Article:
Dogs are, in my humble opinion, 100% unconditional love, when you show them you love them too. They tend to give back far more than they receive . . . so, give a lot to your puppy now, and then enjoy the rewards of lots of love back over the years.

Good luck!
 

·
Registered
Joined
·
176 Posts
Having fun with the pup.
There are no good vets in your area. I guarantee it. They're all on the take. Skip it unless you have an emergency.
Crate train the puppy but it is more important to have fun than to train obedience. My two year old kids learned the ABC's and letter sounds but they could have waited until Kindergarten and they wouldnt' have been any "dumber"
The training you need to do is simply setting your authority/leadership with the pup which has nothing to do with obedience commands and neither is it greivous. It has to do with simple things like showing your pup that you are its source of food, potty relief, fun, play and direction in all things.

So:

Food, water, fun

wow I was going to write a book and sell it for $14.95 but I guess I ran out of advice too soon. I'll have to invent some nonsense.
 

·
Registered
Joined
·
19,018 Posts
is there a specific tool that can help me?
What do you mean by 'tool'? Just get your dog and spend the first while developing basic manners and potty training, etc, while being sure to take some time to have fun with it and build up a relationship with it.

There are no good vets in your area. I guarantee it. They're all on the take. Skip it unless you have an emergency.
Bad idea. It is best to have a vet check over any new dog or puppy soon after getting them.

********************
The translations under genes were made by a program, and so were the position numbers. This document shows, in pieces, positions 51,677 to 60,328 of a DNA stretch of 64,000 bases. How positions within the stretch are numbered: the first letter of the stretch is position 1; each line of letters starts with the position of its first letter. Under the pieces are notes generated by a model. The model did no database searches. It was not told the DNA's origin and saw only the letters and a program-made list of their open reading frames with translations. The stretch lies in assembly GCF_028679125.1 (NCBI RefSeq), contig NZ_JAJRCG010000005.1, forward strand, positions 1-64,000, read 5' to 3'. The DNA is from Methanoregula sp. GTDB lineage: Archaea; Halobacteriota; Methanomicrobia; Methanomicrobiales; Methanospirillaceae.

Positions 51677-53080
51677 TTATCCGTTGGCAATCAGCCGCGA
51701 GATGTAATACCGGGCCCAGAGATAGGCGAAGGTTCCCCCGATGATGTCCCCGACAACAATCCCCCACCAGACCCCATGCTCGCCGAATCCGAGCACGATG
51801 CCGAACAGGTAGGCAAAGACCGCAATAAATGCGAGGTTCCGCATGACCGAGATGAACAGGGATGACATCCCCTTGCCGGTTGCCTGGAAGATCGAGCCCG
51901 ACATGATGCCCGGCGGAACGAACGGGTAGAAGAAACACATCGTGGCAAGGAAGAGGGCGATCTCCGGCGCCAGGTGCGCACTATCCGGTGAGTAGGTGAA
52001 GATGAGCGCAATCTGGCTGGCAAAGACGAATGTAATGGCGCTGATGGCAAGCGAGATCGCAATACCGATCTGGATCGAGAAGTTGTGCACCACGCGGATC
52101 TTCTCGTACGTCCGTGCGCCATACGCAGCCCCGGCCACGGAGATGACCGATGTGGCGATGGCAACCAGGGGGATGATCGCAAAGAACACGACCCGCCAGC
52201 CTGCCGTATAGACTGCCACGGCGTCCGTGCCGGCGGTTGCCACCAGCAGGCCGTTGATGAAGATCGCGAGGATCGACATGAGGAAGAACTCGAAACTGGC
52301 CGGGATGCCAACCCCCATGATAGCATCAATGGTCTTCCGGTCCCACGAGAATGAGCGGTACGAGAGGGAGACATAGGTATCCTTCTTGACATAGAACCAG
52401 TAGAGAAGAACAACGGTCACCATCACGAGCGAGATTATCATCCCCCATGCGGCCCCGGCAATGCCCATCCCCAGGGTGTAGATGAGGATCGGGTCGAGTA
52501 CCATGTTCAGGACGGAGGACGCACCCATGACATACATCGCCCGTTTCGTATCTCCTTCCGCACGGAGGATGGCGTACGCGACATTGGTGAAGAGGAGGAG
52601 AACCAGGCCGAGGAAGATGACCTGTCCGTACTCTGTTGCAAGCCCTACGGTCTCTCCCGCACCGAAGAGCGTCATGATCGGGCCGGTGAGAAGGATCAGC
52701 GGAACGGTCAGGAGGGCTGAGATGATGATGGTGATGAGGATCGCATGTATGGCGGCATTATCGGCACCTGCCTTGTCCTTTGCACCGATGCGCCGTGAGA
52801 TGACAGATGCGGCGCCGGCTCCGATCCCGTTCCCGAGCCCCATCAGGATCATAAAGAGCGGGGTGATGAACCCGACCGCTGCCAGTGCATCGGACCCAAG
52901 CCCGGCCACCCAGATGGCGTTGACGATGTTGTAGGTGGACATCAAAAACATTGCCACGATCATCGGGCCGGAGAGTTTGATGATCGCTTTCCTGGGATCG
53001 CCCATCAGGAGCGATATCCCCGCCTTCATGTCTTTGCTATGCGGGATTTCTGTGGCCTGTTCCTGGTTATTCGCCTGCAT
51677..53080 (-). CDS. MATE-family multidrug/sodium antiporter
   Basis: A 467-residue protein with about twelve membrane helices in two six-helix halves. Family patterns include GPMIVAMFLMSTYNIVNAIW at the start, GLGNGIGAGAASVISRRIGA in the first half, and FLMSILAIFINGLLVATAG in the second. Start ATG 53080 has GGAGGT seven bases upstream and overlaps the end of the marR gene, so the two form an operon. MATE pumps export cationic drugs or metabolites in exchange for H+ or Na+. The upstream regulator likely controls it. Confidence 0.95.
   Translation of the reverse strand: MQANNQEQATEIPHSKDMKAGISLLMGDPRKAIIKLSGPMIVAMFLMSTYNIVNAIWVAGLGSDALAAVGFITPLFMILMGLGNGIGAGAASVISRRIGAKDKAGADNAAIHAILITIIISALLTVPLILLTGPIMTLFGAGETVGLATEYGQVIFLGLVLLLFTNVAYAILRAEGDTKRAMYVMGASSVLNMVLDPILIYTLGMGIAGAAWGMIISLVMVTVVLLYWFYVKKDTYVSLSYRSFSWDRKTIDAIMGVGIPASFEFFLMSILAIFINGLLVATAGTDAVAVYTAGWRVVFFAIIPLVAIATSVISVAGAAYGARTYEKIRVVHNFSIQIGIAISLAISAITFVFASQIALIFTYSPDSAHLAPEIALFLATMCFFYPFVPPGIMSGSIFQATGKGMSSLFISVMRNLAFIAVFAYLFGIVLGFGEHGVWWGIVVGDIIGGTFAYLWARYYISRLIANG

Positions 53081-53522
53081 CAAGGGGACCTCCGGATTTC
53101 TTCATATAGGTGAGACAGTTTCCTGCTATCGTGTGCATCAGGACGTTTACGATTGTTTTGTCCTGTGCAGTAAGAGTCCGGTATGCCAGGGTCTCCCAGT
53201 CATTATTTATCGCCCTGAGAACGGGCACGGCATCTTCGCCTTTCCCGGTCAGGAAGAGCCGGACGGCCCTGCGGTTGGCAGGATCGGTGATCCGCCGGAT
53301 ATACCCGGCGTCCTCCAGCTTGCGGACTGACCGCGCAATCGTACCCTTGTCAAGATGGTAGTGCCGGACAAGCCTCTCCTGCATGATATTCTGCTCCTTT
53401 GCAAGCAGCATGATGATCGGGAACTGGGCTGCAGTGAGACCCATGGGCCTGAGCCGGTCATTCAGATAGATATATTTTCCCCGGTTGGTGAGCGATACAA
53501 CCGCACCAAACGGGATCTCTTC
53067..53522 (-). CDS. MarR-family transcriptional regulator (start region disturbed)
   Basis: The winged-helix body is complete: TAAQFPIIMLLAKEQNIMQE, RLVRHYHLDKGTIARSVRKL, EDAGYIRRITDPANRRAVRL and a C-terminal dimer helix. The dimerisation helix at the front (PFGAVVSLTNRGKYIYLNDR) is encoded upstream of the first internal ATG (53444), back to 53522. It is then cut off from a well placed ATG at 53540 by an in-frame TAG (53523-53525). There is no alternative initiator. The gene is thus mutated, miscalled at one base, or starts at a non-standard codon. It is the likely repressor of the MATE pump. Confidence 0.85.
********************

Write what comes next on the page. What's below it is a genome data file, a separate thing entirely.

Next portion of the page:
·
Registered
Joined
·
6,415 Posts
Consistency.
Reward behavior that you want. Ignore or redirect behavior that you don't want.
Get all vaccinations on schedule. Don't take puppy where other dogs may have been until fully vaccinated. (This is the most important thing, to me. You can't do any training/bonding with a dead dog).
 

·
Registered
Joined
·
3,108 Posts
My two favorite puppy books for the new pet owner are Ian Dunbar's Before and After You Get Your Puppy and Patricia McConnell's The Puppy Primer. McConnell's book just came out in a new edition so it's very up-to-date and not only is she brilliant, she's a very enjoyable writer.
 

·
Registered
Joined
·
5,615 Posts
Having fun with the pup.
There are no good vets in your area. I guarantee it. They're all on the take. Skip it unless you have an emergency
.

What sort of bs advice is this?
Yes you need to LOOK for a good vet, but skipping puppy vaccines and exams is not a good idea. I have met vets that did focus on money, but MOST go into veterinary care because they love animals. This is quite simply, insulting. But then you are the same guy who told someone they should "get rid of a dog" if it nips at people. No grey areas obviously, your world.

Back to the OP.
Puppies ARE overwhelming. Just like having a new baby in the house....lots to learn lots to worry about..and lots of work. But it is SO worth it.

Health: a general physical exam and vaccine booster and fecal check. You don't mention how old the pup is or whether it has had a puppy vaccine administered by the breeder so a lot depends on his age and what has been done already. Making sure the pup is healthy in the first place sets you up to succeed in other areas.